I think my tweet yesterday may have been partially responsible for raising this question in Mark's mind. I wrote: "Debating registering for c4l since I'll be getting -- at most -- 50% reimbursement for costs &, well, I'm not a coder. Thoughts?" When I wrote this, I was using "coder" in the sense that Jonathan used it: "A coder is someone who writes code, naturally. :)" and also in the sense that Henry mentioned: sysadmin types who do a minimal amount of literal coding but self-identify as technologists.
I profess to be neither, yet many of the topics on this year's lineup are directly relevant to my work. My professional identity is, first, as an archivist. This belies a lot of tech-heavy activities that I'm involved with, however: management of born-digital materials, digital preservation, designing/building a digital repository, metadata management, interface design, process improvement and probably a few other things that just don't happen to be what I'm thinking about at this particular moment.
So although I'm not a "coder" in the sense that I defined above, it's essential for my work that I understand a lot about the technical work of libraries and that I can communicate and collaborate with the true "coders". As my tweet hinted at, this puts me in an odd place in terms of library financial support for attendance at technology-focused conferences. While the "coders" I work with (hi guys!) get fully funded to attend code4lib and similar conferences, I don't.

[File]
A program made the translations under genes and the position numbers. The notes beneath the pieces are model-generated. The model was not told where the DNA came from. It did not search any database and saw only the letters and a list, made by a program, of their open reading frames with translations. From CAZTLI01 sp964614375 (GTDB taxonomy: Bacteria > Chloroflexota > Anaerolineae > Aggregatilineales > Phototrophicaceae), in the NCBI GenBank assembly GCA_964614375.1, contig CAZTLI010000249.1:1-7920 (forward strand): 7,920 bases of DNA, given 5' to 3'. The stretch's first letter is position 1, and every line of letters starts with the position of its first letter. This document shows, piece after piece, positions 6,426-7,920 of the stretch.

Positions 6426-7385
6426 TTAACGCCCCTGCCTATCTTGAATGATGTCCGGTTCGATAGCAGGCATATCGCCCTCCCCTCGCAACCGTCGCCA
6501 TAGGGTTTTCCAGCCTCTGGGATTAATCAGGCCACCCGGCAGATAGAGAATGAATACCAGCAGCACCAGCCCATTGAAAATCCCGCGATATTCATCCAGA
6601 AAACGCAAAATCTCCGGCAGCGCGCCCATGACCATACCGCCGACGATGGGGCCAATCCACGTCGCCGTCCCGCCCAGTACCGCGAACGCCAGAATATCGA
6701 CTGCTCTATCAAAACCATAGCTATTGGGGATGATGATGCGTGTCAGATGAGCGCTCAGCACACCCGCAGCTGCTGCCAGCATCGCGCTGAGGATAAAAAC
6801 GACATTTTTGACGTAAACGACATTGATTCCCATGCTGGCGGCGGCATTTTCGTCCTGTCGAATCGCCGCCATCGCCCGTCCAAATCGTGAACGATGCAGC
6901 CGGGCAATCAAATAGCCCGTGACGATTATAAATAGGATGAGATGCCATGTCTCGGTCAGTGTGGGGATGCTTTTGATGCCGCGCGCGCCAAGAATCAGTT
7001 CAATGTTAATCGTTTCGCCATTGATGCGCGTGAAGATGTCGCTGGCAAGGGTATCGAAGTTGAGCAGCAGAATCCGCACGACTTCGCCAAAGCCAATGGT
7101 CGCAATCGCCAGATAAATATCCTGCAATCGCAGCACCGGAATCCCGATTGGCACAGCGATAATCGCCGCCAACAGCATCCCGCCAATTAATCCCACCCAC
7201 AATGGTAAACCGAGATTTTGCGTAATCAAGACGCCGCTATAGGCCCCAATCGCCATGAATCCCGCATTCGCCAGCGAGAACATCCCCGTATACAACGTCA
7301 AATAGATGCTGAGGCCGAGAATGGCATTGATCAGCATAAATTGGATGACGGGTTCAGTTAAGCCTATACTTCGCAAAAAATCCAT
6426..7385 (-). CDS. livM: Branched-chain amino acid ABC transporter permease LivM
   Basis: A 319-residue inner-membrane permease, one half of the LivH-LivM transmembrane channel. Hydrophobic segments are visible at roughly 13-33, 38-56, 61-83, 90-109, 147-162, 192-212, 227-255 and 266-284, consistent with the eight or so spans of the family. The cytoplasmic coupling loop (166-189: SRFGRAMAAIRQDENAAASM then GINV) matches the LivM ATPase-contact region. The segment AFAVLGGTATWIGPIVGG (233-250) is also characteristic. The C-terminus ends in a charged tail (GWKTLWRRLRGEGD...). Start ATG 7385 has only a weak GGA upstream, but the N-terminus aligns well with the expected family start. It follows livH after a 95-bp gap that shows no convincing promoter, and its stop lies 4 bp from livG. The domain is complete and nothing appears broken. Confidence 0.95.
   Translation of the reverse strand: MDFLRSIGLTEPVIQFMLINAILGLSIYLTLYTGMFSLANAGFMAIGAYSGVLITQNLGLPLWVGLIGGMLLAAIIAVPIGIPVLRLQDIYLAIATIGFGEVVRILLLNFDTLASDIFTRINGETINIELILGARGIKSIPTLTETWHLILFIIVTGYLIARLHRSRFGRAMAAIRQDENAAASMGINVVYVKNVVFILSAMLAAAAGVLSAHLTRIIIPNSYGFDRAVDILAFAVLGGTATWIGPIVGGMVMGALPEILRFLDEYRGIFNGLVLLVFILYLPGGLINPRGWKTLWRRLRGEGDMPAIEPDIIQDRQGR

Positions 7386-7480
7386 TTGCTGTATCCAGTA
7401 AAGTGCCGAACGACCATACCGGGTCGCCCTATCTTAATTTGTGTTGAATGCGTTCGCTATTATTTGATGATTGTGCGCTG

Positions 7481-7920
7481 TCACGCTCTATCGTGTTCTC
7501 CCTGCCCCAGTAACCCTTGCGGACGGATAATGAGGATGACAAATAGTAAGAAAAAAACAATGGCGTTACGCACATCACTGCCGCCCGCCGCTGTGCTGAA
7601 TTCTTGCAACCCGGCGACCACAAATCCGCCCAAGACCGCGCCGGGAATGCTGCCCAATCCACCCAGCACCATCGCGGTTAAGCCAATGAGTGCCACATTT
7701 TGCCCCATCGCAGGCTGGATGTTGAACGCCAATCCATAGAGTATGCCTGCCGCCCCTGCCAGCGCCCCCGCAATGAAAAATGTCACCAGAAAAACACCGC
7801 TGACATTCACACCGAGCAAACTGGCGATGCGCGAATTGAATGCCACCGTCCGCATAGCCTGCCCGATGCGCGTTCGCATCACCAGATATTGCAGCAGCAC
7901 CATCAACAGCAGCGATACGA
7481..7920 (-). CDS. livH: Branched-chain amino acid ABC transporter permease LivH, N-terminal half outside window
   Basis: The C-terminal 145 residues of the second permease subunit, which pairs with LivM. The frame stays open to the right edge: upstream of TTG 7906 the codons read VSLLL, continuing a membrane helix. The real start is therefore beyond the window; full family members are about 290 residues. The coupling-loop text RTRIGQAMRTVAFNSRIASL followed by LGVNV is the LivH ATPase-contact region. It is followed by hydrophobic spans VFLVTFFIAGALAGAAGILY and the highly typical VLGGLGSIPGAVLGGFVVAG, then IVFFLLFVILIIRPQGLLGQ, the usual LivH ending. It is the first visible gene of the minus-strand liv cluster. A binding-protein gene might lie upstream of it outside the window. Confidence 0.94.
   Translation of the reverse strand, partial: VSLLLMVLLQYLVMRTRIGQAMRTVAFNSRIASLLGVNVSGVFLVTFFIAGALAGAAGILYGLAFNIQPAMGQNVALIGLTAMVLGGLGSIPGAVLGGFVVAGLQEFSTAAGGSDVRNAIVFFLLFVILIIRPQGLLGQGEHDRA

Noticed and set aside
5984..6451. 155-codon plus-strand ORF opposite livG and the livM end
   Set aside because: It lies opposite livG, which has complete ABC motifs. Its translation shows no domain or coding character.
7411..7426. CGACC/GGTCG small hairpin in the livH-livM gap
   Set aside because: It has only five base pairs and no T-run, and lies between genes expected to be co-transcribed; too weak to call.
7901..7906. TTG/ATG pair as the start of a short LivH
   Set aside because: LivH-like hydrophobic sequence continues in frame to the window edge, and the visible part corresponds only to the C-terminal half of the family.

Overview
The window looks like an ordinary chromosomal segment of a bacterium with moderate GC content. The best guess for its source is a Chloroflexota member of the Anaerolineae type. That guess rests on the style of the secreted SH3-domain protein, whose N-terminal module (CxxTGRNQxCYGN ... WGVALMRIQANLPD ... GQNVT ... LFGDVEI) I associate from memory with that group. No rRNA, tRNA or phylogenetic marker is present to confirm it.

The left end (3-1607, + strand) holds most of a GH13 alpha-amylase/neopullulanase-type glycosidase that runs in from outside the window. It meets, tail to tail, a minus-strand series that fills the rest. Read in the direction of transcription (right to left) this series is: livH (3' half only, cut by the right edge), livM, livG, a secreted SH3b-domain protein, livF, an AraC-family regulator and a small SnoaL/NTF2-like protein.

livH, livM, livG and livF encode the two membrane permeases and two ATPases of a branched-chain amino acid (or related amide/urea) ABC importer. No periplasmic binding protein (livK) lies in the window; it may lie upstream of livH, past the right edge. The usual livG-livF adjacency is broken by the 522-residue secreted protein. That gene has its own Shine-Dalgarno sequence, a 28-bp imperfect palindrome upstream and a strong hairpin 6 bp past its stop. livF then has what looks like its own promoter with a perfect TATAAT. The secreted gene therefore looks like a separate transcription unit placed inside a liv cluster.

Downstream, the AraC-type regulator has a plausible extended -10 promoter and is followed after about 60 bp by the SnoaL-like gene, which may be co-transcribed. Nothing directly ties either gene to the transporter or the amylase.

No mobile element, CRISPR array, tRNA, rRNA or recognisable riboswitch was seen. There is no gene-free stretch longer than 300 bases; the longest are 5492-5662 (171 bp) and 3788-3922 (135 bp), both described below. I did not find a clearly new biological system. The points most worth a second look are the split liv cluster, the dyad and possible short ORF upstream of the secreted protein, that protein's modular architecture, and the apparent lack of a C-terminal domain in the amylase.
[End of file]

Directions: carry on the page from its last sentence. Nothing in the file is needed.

If this were "training" in the sense of a seminar or a formal class on the exact same topics, I would be eligible for full funding, but since it's a "conference," it's funded at a significantly lower level. I'll gladly take suggestions anyone has for arguments about why attendance at these types of events is critical to successfully doing my work in a way that, say, attending ALA isn't -- and why, therefore, they should be supported at a higher funding rate than typical "library" conferences. Any non-coders successfully made this argument before?
Christie S. Peterson
Records Management Archivist
Johns Hopkins University
The Sheridan Libraries
4300 N. Charles Street
Baltimore, MD 21218
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